STATEMENT B: Poor people have hard lives because government benefits don’t go far enough to help them live decently.
We wouldn’t affirm either statement. Here’s why:

In our view, Statement A is obviously false. As a general matter, we don’t think that “poor people today have it easy” at all.

That said, we also wouldn’t affirm Statement B. If we were given this survey question, we would refuse to affirm either statement.

What’s wrong with Statement B? In the most obvious sense, poor people would of course have easier lives if government benefits were larger. Indeed, poor people wouldn’t even be poor any more if those benefits were sufficiently large.

Still, the statement rather plainly suggests that government benefits ought to be larger. In some areas, we might agree with such an assessment. But as a general matter, we wouldn’t affirm a (somewhat loaded) statement of that type, even when given the chance by a gang of Pew eggheads.

Banging the drum for his own moral greatness, Kristof reports that “wealthy Americans mostly agree” with Statement A.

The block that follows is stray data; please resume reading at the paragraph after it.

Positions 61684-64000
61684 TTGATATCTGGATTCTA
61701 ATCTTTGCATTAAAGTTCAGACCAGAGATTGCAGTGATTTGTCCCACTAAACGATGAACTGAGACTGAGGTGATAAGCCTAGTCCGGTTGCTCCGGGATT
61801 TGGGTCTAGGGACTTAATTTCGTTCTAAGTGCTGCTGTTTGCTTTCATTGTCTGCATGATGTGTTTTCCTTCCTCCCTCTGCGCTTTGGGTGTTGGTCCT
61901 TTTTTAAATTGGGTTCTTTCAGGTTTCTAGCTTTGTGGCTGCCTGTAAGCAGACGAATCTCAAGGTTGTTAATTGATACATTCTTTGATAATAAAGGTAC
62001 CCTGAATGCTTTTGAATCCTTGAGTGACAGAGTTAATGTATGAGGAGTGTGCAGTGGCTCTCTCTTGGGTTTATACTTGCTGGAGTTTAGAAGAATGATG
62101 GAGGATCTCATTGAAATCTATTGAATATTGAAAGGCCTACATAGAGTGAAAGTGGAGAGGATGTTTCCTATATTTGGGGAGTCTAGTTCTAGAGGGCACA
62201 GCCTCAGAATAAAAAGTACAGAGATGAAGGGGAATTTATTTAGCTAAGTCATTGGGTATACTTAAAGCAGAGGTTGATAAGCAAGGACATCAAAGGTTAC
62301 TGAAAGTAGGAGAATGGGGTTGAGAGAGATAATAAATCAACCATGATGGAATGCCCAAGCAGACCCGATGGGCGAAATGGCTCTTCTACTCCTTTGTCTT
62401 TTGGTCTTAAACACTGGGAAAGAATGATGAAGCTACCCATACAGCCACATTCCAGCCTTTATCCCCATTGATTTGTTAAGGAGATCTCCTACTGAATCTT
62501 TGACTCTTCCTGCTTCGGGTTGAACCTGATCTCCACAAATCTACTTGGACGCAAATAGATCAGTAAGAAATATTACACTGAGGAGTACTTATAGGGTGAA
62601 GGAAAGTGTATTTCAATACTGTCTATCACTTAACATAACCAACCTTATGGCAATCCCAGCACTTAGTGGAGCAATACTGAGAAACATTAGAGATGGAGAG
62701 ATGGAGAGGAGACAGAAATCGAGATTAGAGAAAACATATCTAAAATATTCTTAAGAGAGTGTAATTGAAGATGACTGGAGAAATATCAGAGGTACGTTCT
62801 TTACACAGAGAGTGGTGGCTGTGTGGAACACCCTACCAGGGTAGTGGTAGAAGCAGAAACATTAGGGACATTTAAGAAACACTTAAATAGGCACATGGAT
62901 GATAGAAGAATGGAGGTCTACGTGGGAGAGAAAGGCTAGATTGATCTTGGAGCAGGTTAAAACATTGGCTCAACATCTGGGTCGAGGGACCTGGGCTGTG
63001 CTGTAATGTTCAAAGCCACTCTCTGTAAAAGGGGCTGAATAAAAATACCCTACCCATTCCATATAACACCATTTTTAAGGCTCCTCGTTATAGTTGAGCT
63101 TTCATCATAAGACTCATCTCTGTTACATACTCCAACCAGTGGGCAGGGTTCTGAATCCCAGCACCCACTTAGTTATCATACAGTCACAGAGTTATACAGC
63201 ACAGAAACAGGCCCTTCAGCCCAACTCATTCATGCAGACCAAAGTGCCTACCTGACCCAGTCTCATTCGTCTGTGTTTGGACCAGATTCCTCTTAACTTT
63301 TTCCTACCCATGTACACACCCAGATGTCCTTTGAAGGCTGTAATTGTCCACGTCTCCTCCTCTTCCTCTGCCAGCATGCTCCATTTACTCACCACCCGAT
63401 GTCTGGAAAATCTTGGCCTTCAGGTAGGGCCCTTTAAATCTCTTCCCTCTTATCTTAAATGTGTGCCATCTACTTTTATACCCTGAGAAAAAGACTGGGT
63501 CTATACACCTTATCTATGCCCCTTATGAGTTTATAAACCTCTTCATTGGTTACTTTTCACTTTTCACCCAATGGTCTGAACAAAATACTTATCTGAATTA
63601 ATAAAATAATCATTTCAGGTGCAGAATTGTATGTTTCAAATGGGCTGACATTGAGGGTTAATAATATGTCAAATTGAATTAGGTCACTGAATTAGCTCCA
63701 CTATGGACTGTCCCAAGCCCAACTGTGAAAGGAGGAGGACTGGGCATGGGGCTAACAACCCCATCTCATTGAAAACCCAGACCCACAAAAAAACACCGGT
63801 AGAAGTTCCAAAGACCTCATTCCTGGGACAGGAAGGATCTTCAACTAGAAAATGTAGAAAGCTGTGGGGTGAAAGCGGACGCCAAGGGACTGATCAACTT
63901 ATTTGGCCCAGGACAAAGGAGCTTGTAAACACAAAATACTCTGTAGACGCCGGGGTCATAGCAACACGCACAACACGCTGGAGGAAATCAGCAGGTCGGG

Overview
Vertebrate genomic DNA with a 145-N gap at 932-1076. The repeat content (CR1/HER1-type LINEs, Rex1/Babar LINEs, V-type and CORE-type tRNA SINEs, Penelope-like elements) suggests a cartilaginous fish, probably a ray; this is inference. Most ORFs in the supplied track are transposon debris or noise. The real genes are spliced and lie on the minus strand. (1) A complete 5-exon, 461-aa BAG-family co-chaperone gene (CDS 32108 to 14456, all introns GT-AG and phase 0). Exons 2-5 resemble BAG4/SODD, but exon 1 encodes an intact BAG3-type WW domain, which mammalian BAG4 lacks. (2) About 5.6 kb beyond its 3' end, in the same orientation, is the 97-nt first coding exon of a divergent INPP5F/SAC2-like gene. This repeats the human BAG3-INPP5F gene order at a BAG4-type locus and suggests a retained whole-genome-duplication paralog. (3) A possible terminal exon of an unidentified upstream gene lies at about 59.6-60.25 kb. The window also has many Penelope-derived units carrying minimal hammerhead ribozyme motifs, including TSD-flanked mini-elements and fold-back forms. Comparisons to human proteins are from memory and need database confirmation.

Technically, that statement is accurate. According to Pew, 54 percent of respondents in the upper 20 percent by income chose Statement A rather than Statement B when given that choice of two statements.

On the basis of that choice, Kristof tells us what “lots of Americans” would have called his high school friend a moocher. He tells us that these “affluent Americans” are “harshly judgmental.” They suffer an “empathy gap.”

The “acerbic condescension” of these very bad people “reflects one of this country’s fundamental problems,” Kristof says.

Here’s what Kristof didn’t report in his column. According to Pew, 29 percent of people who live below the federal poverty line also agreed with Statement A!

That’s less than 54 percent. But it’s a whole lot of people.

Why did 29 percent of poverty-level people agree with Statement A? We can’t tell you that.

(In part, it’s because many people don’t like to say “neither” when a gang of experts from Pew give them two statements to choose from.)

Do some people suffer a shortage of empathy? Presumably yes. Some people also suffer a shortage of smarts.

Sometimes, we think that Kristof might suffer both shortfalls. Let’s start with the possible shortage of empathy he put on display in that column, a column we think was deeply peculiar:

Good God! In his column, Kristof seems to describe a pair of obvious victims. But he shows little sympathy for their plight.

We refer to Kevin Green’s children.